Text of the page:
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leucistic Pink-footed Geese, N of Stanhoe (Norfolk, UK), 13th December 2004

 

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leucistic Pink-footed Geese, Amner (Norfolk, UK), 8th January 2009

 

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leucistic Pink-footed Geese, Amner (Norfolk, UK), 16th January 2009

 

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leucistic Pink-footed Geese, between Amner and Shernborne (Norfolk, UK), 10th January 2011 (the top two are one bird and the bottom two a different bird)

 

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leucistic Pink-footed Goose, between Amner and Shernborne (Norfolk, UK), 11th January 2011

 

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leucistic Pink-footed Goose, between Docking and Brancaster (Norfolk, UK), 15th November 2006

 

leucistic Pink-footed Goose, near Choseley (Norfolk, UK), 18th February 2010

 

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leucistic Pink-footed Goose (with normal bird), north of East Rudham (Norfolk, UK), 17th January 2008

 

leucistic Pink-footed Goose, north of East Rudham (Norfolk, UK), 18th January 2008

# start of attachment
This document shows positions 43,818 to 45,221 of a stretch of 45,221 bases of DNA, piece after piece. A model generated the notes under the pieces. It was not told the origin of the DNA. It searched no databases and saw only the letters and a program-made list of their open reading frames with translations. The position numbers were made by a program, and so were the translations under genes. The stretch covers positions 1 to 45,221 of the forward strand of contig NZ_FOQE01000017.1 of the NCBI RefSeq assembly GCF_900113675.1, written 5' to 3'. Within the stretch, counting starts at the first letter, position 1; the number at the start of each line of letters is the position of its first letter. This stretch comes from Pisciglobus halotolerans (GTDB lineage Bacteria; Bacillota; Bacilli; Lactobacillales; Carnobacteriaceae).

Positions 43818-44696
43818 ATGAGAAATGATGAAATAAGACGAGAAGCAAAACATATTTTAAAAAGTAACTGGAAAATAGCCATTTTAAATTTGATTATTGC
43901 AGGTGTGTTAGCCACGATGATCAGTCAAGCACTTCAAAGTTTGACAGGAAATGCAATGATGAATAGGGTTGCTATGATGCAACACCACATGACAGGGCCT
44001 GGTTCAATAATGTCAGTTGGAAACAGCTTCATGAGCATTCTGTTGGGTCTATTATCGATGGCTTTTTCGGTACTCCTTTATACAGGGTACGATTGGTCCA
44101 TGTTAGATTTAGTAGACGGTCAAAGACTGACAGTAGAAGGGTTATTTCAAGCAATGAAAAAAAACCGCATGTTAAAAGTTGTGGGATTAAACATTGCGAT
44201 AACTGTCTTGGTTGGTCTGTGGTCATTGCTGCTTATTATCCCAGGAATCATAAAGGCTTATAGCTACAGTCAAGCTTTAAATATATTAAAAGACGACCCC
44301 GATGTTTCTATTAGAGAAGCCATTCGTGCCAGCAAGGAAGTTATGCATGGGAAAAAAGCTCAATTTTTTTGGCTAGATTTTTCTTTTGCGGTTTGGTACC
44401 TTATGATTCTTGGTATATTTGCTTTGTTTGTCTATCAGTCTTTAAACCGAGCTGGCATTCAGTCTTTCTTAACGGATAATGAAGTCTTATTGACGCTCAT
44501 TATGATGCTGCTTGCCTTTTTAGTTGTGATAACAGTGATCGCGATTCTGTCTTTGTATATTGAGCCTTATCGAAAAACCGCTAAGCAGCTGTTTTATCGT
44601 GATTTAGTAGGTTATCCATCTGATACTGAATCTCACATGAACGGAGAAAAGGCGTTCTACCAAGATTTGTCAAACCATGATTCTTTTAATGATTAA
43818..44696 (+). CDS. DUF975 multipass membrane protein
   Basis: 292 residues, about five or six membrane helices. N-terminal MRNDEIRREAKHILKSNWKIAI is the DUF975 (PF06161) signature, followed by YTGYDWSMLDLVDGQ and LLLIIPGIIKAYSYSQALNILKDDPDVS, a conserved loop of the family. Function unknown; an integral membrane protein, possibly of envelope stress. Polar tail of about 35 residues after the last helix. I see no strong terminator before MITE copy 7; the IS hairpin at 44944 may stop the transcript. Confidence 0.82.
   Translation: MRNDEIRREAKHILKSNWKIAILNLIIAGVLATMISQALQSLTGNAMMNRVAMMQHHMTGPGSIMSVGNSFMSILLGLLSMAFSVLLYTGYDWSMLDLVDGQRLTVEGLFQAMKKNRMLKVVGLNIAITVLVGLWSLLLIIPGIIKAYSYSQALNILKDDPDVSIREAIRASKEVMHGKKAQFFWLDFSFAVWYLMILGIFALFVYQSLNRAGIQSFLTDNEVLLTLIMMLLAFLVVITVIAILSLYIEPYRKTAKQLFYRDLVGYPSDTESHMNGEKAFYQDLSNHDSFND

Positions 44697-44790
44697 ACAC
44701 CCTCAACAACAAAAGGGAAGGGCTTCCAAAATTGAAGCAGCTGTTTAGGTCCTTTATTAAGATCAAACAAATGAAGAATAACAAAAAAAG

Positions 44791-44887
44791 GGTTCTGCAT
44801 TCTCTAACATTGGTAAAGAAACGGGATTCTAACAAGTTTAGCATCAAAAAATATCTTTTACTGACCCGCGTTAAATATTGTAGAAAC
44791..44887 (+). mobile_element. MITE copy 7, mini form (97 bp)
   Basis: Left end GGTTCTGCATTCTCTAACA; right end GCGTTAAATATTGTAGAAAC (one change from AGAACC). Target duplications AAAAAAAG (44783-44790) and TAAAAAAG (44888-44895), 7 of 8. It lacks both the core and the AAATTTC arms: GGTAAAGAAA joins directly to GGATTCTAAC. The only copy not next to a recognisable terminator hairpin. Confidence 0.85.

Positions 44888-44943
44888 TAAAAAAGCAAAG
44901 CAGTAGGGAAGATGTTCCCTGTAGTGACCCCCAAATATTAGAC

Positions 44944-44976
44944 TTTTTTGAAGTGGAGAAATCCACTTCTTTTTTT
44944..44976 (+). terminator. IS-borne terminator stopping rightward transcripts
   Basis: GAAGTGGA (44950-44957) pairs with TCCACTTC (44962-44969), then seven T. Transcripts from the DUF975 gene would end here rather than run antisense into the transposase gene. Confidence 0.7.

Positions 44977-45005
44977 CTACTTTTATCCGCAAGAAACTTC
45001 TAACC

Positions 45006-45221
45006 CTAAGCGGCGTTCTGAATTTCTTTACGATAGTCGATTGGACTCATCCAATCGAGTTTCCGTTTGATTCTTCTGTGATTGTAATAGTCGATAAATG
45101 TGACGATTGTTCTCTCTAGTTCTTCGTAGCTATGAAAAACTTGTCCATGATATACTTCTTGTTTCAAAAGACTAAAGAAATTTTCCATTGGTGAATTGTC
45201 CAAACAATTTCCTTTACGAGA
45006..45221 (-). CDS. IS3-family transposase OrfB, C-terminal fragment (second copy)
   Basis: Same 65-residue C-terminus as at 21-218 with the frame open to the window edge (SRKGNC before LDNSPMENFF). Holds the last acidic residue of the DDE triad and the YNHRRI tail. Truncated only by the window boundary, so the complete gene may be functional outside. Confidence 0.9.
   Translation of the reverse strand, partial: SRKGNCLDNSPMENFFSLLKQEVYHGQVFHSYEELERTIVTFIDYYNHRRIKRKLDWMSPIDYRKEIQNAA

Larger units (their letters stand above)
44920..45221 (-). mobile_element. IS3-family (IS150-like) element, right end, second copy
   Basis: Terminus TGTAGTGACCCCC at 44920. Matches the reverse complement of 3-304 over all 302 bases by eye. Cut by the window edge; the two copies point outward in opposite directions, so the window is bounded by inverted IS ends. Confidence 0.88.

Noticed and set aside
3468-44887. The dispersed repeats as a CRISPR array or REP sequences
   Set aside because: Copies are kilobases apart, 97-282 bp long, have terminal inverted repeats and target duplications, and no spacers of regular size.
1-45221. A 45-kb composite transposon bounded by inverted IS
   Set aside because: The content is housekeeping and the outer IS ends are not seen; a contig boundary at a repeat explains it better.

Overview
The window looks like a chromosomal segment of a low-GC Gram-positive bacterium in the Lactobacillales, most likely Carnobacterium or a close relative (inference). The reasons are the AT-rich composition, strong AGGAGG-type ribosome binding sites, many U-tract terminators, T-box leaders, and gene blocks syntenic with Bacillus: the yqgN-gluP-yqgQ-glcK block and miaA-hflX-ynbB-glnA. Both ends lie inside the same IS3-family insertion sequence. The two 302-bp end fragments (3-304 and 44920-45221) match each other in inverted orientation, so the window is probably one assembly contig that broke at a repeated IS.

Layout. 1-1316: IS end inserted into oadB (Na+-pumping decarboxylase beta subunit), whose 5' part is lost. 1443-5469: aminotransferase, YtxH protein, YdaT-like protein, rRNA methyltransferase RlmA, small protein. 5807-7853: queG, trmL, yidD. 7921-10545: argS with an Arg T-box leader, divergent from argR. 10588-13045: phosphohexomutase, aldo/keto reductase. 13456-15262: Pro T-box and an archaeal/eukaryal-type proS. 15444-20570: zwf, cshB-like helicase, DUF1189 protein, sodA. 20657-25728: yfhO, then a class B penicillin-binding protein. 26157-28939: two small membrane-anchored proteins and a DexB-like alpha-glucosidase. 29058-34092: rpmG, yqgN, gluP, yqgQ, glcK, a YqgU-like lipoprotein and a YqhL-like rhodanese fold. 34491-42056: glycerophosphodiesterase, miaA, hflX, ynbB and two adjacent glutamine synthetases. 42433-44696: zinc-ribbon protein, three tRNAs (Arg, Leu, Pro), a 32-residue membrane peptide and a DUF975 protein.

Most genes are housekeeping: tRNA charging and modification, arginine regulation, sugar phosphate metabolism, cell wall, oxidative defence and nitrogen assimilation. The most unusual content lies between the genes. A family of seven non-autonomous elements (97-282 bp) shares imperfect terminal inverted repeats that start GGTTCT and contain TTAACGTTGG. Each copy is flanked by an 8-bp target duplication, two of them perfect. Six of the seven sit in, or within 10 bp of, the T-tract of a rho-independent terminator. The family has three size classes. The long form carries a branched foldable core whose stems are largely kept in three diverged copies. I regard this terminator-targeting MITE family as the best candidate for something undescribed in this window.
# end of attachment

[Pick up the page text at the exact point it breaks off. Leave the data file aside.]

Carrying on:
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leucistic Pink-footed Geese, between Amner and Shernborne (Norfolk, UK), 6th January 2011

 

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leucistic Pink-footed Geese, west of Burnham Market (Norfolk, UK), 8th February 2014

The following birds were small, skinny and extremely dark but also had varying amounts of red on the underparts. Both of these birds were in one flock, though they were not together. I have seen birds with similar red markings in previous winters. I've come up with a number of possible, although not very convincing, explanations ranging from red dye used for colour-marking, blood, erythrochroism and contamination - the last was favourite and it's now been suggested to me that red diesel may be the contaminant.

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small dark and red-plumaged Pink-footed Geese, Thornham (Norfolk, UK), 4th December 2008

 

Neck-ringed birds

A large number of Pink-footed Geese have been marked by way of a conspicuous neck ring bearing unique two or three character codes. A few carry leg rings bearing similar codes. If you submit details of ringed individuals you will receive in return a thorough report of all sightings of the individual goose since it was first ringed.

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Pink-footed Goose "AAT", south of Brancaster (Norfolk, UK), 30th November 2003

 

Pink-footed Goose "LAV", Sedgeford (Norfolk, UK), 12th November 2009

 

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Pink-footed Goose "CLA", west of Burnham Market (Norfolk, UK), 8th February 2014

More photos of Pink-footed Geese on a second page.